How the End of the Public Health Emergency Impacts Employee Benefit Plans

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The FAQ guidance addresses questions related to the extended deadlines for COBRA, special enrollments and group health plan claims and appeals.

UPDATE: On April 10, 2023, President Joe Biden signed a bipartisan congressional resolution to bring the COVID-19 National Emergency to an immediate close after three years (effective April 10, 2023). This joint resolution does not impact the Public Health Emergency, which is still set to expire on May 10, 2023.

As discussed in more detail below, the National Emergency was tied to the extension of deadlines (e.g., COBRA, special enrollment, claims & appeals) while the Public Health Emergency was tied to the coverage mandates (e.g., no-cost COVID tests, 8 free at-home COVID tests per month, no-cost COVID vaccines both in- and out-of-network).

The DOL has not yet made a formal announcement regarding this date change to the end of the National Emergency. However, informally, the DOL has stated that they have authority to define the outbreak period associated with COVID-19 deadline relief. Therefore, the current expectation is that the outbreak period will end on July 10, 60 days after May 11th, the date previously announced by the DOL, Treasury and IRS in FAQs Part 58 consistent with the FAQ guidance Issued last month.


Many employers may have questions and concerns about the impact of the anticipated May 11, 2023 end of the federal COVID-19 National Emergency and Public Health Emergency Orders. In response, on March 29, 2023, the U.S. Department of Labor (DOL), U.S. Department of Health and Human Services (HHS), and the U.S. Department of the Treasury issued frequently asked questions (FAQ) guidance to assist employers preparing for the end of these Orders. The FAQ guidance addresses questions related to the extended deadlines for COBRA, special enrollments and group health plan claims and appeals. The FAQ guidance also addresses coverage of vaccines.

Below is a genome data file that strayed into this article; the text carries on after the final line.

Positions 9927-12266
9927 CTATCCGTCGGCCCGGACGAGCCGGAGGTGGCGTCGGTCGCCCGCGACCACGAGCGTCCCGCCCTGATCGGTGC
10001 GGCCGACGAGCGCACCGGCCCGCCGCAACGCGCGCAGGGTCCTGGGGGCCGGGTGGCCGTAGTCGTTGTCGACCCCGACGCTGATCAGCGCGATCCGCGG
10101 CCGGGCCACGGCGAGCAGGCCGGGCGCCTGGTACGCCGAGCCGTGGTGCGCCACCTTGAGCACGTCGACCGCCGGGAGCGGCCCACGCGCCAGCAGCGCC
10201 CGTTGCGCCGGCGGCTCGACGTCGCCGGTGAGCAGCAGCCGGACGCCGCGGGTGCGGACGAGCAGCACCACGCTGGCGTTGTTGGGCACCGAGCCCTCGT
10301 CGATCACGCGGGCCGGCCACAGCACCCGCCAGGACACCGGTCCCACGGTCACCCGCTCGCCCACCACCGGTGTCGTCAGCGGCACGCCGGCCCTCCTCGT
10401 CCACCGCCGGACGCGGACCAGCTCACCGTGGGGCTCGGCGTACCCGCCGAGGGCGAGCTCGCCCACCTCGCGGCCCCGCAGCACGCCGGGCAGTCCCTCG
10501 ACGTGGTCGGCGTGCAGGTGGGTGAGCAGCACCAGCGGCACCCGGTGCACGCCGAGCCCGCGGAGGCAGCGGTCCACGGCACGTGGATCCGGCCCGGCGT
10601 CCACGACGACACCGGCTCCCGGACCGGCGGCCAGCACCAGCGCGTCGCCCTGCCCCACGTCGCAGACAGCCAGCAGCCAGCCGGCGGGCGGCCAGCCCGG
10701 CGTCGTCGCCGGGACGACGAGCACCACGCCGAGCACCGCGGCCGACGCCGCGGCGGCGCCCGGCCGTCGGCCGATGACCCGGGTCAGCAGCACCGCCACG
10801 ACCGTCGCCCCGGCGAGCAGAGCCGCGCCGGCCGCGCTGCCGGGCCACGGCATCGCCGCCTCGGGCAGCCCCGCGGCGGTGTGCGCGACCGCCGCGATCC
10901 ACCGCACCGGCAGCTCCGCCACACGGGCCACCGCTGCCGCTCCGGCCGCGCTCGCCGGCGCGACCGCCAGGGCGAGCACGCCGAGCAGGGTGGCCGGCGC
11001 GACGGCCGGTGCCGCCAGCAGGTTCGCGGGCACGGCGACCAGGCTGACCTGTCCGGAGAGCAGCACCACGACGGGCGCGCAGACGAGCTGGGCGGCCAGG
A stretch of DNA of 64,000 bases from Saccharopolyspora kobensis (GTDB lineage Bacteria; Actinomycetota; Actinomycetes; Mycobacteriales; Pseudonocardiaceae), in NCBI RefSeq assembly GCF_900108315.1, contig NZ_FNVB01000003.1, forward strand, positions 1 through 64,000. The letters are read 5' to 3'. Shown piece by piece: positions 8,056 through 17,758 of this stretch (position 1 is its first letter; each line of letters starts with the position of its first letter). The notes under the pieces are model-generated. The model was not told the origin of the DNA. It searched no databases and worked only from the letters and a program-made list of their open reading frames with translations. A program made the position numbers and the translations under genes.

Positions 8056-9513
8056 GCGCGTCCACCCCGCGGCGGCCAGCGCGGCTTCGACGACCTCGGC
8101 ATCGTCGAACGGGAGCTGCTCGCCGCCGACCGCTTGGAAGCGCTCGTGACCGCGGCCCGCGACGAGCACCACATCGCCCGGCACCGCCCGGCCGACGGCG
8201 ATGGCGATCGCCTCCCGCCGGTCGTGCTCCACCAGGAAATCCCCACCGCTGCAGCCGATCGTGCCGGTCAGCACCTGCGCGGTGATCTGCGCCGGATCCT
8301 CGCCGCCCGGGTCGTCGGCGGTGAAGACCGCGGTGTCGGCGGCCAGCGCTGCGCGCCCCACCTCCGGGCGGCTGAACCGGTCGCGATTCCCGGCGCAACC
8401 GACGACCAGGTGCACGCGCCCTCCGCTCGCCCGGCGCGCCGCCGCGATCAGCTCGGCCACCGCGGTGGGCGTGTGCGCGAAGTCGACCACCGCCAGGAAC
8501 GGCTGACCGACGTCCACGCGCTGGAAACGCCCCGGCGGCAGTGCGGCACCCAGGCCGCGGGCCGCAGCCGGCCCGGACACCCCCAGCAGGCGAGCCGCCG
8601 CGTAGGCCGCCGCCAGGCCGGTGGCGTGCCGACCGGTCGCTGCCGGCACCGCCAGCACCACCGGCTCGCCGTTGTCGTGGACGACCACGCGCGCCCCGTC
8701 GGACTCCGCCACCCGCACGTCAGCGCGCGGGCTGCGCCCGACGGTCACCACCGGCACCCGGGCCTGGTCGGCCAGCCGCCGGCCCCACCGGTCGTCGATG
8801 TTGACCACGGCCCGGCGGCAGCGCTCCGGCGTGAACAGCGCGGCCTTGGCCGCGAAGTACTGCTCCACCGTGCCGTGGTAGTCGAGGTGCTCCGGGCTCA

On May 4, 2020, in response to the COVID-19 National Emergency, several agencies issued a "Notification of Extensions of Certain Timeframes for Employee Benefit Plans, Participants, and Beneficiaries Affected by the COVID-19 Outbreak" (Joint Notice).

The Joint Notice stated that certain time periods and dates for HIPAA special enrollment, COBRA continuation coverage, and internal claims and appeals and external review must be disregarded (disregarded periods) when determining the due dates for certain elections and other actions by employee benefit plans subject to ERISA and the IRS Code, and participants and beneficiaries of these plans during the COVID-19 National Emergency.

The Department of Labor later clarified that the disregarded periods apply from the date each individual or plan was first eligible for relief under the Joint Notice until the earlier of (a) one year from the date they were first eligible for relief, or (b) 60 days after the announced end of the COVID-19 National Emergency. The COVID-19 National Emergency period, plus the 60 days, are referred to as the "Outbreak Period."

Among other periods and dates, the disregarded periods extended the following:

(1) the 30-day period (or 60-day period, if applicable) to request special enrollment,